Daniel Pyne is an author, screenwriter, and director of film and television. He was born in Chicago, raised in Colorado, educated at Stanford University, and earned a screenwriting MFA from UCLA. He splits his time between Los Angeles, CA and Santa Fe, New Mexico with his wife, their rescue dog, and a surly turtle.
Q. Our reviewer called your debut, Water Memory, “a must-read for any thriller fan.” For those who haven’t read it, what’s the book about?
Daniel: The book is about Aubrey Sentro, a former government intelligence field operative, now in the private sector, who learns that repeated concussions suffered during her work may be causing her early signs of CTE, particularly memory loss. To rest and regroup, she books a trip as one of a few passengers on a cargo ship headed to South America. Her grown children, who are worried about her recent spaciness, have no idea what she really does for a living, but are glad she’s taking the break. At first the trip is uneventful, and Sentro has time to reflect on how her work has impacted her life and her family. But when mercenary pirates attack the ship and try to take everyone hostage, one of the passengers Sentro has made a connection with dies, and Sentro goes operational to try and thwart the hijacking and rescue the passengers and crew. Unfortunately, nothing is what it seems. And when her son shows up to try and negotiated her release, Sentro must not only overcome her own limitations but reveal to her children a version of herself they did not know existed. It’s an examination of memory, of the consequence of lies we tell to try and protect those we love, of what it means to be a mother, and the amoral business of high seas piracy.
Q. How did the idea of the story first come to you?
Daniel: The idea came to me in pieces: I had a character, a female blacks ops specialist, who I was interested in exploring—how the job affected her, how it affected her life, how gender roles are arbitrary and artificial. And then I read about how high seas piracy is often just a business expense for shipping companies, how it’s cheaper to just pay the ransom and as a result there is a whole market of middlemen brokering these negotiations and taking a cut. I thought it would be interesting to tell the story of a hijacking that gets derailed because a passenger is, in fact, a vacationing special forces soldier. I was also intrigued by how a lot of operational intelligence started to get outsourced into the private sector after 9/11, and what that might mean in terms of the espionage landscape.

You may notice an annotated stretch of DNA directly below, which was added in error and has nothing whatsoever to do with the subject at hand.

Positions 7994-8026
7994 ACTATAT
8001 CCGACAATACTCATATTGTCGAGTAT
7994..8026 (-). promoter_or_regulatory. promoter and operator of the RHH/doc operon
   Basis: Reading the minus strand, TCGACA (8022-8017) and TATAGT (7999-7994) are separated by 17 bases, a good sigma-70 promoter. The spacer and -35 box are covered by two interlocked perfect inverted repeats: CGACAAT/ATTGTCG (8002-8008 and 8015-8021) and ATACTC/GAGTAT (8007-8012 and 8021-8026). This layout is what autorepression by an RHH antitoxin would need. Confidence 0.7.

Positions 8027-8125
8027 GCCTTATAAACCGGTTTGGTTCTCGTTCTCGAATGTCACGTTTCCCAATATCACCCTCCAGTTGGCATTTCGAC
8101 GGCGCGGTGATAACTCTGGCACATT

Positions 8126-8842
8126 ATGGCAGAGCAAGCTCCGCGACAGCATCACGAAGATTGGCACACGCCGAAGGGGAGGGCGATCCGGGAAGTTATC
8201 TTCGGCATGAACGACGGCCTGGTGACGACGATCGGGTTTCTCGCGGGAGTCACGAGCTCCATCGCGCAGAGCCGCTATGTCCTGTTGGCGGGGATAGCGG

But the character drove everything. Once I put Aubrey on the boat, I just let her find her way through the tangle of emotional and physical challenges.
Q. Water Memory has elements of psychological thriller, military thriller, and speculative thriller. How do you pull readers into trying out a new flavor of book that they might not have sampled before?
Daniel: Honestly, I don’t really think about it. You can see, even from my movie credits, I have always tended to be a writer who blends and bends genres. And I always hope that the character hooks the reader. If I can get you to buy into the hero(ine), I can take you on a journey that you haven’t been on before. The motor of a thriller provides the drive to tell a complex story. I might argue that For Whom The Bell Tolls is, at its core, a thriller. So is much of Faulkner. But I also try to ground my stories firmly in the world we know. My characters are flawed in familiar ways, they don’t have superpowers, and the antagonists they face are similarly flawed and complicated. In this book, I think making the protagonist female immediately signals that it’s not a traditional military/espionage thriller.
Q. Aubrey Sentro is a great, albeit tortured, hero. What’s next for her?
Daniel: I’m writing another story about her. It’s the first time I’ve continued a main character on into a second book. This one will be both prequel and sequel, in which Aubrey is pulled back into the game when someone from her past surfaces in the present, causing trouble. But part of the book will also examine her past—an operation in Berlin at the end of the Cold War and the very beginning of her career. A blown mission that changes her and defined what the rest of her life would be.